Should the penalty rule in contract law be abolished? A biblical answer to an apparently irreligious question

Alex Nicholson

Abstract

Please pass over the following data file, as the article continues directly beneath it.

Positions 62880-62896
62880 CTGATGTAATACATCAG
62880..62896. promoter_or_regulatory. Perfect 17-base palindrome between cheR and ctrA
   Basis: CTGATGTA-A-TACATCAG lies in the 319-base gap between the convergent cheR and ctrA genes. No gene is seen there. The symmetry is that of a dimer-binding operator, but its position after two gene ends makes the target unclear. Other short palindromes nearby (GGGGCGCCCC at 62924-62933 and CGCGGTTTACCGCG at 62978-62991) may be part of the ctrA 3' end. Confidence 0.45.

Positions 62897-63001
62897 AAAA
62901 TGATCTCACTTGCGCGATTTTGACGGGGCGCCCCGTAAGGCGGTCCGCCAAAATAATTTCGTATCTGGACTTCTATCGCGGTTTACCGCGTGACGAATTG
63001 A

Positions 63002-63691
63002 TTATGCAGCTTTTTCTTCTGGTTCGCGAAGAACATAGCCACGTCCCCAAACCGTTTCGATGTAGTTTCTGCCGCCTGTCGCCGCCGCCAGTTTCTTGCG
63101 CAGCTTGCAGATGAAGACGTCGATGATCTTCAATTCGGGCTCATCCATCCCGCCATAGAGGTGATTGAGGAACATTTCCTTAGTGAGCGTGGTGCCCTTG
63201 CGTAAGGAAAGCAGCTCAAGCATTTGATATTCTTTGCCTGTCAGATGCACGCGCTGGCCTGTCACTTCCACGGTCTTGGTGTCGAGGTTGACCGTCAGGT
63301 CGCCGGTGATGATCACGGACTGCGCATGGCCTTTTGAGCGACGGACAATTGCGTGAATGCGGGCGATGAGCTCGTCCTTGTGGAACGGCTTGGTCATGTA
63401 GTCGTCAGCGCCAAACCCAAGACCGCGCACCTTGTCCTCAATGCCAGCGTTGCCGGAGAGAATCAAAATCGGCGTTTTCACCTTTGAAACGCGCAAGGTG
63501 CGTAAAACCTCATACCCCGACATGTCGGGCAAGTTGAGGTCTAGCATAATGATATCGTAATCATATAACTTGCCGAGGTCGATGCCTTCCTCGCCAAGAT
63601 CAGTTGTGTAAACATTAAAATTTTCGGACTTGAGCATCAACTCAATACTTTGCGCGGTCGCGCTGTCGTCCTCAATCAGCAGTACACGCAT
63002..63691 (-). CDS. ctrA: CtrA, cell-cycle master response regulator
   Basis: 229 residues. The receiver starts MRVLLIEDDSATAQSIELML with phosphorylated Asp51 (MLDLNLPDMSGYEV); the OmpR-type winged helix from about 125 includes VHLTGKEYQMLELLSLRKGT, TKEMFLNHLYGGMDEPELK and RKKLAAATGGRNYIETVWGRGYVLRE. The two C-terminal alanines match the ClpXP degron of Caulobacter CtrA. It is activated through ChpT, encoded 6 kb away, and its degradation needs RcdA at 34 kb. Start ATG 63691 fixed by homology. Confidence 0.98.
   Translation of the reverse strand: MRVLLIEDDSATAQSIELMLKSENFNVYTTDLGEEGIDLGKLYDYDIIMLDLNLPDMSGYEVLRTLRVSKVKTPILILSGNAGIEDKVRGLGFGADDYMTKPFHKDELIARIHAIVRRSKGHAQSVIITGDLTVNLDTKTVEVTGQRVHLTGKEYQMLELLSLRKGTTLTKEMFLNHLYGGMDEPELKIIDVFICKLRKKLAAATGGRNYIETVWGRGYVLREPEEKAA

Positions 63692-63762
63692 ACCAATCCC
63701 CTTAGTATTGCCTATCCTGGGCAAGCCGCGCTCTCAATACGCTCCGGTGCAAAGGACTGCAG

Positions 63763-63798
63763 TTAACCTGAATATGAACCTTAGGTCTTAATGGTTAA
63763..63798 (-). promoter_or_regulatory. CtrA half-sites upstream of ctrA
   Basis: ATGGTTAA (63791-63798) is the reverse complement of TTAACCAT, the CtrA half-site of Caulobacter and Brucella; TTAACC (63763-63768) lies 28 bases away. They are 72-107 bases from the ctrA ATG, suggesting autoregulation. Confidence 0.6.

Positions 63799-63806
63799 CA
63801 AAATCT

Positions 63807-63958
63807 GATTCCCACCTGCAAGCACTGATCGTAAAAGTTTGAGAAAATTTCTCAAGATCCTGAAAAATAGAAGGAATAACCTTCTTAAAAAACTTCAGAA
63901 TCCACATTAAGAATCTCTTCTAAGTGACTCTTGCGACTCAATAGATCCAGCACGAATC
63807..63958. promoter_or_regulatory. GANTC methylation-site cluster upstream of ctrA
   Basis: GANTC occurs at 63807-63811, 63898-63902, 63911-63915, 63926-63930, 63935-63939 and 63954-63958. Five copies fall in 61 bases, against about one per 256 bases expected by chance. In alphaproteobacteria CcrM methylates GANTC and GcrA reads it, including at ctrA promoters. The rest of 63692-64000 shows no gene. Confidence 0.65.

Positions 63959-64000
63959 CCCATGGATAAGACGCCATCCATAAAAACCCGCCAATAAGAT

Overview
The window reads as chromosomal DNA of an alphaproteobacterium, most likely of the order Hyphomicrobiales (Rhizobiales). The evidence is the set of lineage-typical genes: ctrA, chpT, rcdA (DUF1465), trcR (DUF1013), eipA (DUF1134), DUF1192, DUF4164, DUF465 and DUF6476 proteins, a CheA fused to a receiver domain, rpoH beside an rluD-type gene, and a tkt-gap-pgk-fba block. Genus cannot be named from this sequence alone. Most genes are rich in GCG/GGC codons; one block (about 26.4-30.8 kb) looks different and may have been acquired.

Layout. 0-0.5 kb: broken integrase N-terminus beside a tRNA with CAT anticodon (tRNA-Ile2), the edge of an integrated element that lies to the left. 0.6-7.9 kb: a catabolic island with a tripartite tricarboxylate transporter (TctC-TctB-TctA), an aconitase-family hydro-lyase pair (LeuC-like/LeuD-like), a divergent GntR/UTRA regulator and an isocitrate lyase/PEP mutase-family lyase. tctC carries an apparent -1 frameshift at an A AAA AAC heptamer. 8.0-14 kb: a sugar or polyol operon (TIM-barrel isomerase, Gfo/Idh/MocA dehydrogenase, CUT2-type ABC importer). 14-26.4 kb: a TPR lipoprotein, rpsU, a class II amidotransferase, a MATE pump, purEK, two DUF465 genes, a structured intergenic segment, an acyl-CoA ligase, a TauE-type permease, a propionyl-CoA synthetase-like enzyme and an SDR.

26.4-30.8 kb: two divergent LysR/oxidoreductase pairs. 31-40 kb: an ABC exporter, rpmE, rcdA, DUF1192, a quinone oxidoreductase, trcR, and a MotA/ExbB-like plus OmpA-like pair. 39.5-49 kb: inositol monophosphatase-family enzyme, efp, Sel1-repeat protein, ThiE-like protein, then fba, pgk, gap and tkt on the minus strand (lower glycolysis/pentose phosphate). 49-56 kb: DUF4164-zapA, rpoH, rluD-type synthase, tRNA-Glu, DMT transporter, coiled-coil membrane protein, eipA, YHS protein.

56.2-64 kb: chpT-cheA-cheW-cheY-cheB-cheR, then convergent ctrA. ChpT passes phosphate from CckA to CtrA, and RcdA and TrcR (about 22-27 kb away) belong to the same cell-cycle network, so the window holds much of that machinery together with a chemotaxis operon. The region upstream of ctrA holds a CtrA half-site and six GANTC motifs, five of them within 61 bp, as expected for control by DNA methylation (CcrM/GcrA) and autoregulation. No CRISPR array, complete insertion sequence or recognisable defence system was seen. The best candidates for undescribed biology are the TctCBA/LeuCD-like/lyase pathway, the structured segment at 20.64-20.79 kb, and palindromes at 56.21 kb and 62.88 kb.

Since its inception, the penalty rule in English contract law has been the subject of considerable controversy. Its opponents have argued that it defies party autonomy without sufficient justification and should therefore be abolished. In response, its supporters have masterfully constructed a range of legal, ethical, political, psychological and economic arguments in favour of retaining the rule, yet its legitimacy remains hotly contested. Perhaps unsurprisingly in an increasingly secular age, a biblical perspective on this issue has thus far been absent from the literature. This paper first considers the extent to which The Bible might still have a role to play in relation to law reform and social policy, before exploring specifically whether biblical principles can offer support for or indeed opposition to the penalty rule.


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